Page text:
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CDC study of food-borne illnesses finds poultry deadliest

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By USA Today

Published: Tuesday, Jan. 29, 2013, 8:10 p.m.

Leafy greens such as lettuce, spinach and kale accounted for the most food-borne illnesses nationwide from 1998 through 2008, the Centers for Disease Control and Prevention reports.

Dairy products accounted for the most hospitalizations. The most deaths were linked to poultry.

The study isn't meant to be a “risk of illness per serving” list for consumers, said Patricia Griffin, a food-borne disease expert at the CDC who was the senior author of the report. The statistics are meant to help regulators and the food industry target efforts to improve the safety of food.

“The vast majority of meals are safe,” she said, so don't let the numbers for leafy greens keep you from eating vegetables. “Eating them is so important to a healthy diet. They're linked to reduced risk of heart attacks, stroke and cancer.”

The study looked at 4,887 outbreaks that caused 128,269 illnesses, hospitalizations and deaths when the food that caused them was known or suspected. It appeared Tuesday in the journal Emerging Infectious Diseases.

Epidemiologists at the CDC found that leafy greens accounted for 23 percent of illnesses and dairy products, 14 percent. However, when they looked only at hospitalizations, the lineup was different: Dairy products were responsible for 16 percent of hospitalizations followed by leafy vegetables at 14 percent and poultry at 12 percent. For deaths, poultry accounted for 19 percent, and dairy products, 10 percent.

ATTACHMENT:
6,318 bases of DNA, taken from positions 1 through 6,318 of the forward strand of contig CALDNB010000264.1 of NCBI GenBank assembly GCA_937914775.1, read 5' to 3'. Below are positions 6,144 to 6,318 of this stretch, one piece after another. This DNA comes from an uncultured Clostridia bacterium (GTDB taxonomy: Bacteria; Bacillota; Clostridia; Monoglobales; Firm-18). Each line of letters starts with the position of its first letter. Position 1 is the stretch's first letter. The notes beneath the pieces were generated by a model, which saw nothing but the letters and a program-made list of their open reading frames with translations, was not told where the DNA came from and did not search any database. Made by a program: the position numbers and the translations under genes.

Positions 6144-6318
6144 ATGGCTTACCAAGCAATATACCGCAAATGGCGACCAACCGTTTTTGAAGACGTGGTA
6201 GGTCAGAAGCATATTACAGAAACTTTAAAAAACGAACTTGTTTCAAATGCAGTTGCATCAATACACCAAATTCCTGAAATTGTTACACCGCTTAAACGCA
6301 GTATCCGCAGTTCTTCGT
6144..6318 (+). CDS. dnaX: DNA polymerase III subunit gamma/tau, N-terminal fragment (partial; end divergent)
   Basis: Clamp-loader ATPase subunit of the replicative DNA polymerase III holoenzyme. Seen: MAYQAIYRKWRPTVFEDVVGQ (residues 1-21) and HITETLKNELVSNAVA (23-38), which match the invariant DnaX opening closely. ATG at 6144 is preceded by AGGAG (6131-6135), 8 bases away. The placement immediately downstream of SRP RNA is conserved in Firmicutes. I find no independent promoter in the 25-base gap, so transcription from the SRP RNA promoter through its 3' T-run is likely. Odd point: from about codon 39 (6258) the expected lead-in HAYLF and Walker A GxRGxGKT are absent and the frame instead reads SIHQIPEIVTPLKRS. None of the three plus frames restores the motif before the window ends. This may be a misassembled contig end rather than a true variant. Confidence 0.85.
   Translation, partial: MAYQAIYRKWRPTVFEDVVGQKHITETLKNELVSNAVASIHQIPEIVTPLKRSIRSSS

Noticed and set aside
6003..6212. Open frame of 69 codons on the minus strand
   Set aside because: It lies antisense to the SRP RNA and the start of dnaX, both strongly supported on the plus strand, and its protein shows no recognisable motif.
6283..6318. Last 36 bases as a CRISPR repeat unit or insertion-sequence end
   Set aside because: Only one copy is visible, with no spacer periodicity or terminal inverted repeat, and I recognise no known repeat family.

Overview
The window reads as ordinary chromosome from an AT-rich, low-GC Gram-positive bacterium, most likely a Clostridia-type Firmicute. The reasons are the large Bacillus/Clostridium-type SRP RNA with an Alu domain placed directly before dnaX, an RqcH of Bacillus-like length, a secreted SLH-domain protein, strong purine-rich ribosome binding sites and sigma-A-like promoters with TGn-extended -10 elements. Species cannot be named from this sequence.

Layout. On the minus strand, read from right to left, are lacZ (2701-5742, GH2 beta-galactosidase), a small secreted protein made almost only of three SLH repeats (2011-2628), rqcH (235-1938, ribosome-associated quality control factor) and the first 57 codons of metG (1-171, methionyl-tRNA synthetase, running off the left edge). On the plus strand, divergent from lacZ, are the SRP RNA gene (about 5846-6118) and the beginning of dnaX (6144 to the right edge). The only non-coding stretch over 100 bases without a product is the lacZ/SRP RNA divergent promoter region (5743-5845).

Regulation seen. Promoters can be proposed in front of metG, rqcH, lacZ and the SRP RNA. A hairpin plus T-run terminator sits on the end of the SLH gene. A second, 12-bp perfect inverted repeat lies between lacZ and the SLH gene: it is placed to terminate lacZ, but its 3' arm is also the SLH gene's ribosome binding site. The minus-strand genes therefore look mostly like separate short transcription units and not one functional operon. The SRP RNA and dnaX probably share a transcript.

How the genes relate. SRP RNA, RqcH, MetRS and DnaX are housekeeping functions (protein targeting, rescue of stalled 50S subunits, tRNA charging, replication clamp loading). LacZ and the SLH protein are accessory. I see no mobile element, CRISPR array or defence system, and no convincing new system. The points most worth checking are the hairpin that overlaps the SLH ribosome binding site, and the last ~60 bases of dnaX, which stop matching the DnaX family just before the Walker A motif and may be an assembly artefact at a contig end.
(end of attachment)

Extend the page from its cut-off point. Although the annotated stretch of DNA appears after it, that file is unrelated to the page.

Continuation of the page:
The overall number of deaths was small: 277 people died from food-borne illnesses linked to poultry and 140 from illnesses linked to dairy during those years.

While the statistical details won't be all that helpful to consumers, it's “essential” for government agencies and the food industry as they work to make food safer, Griffin said.

That's especially the case with implementation of the Food Safety Modernization Act under way. The act requires the Food and Drug Administration to focus its regulatory efforts on the highest-risk food products. Until now, they were hard to identify.

 

 
 


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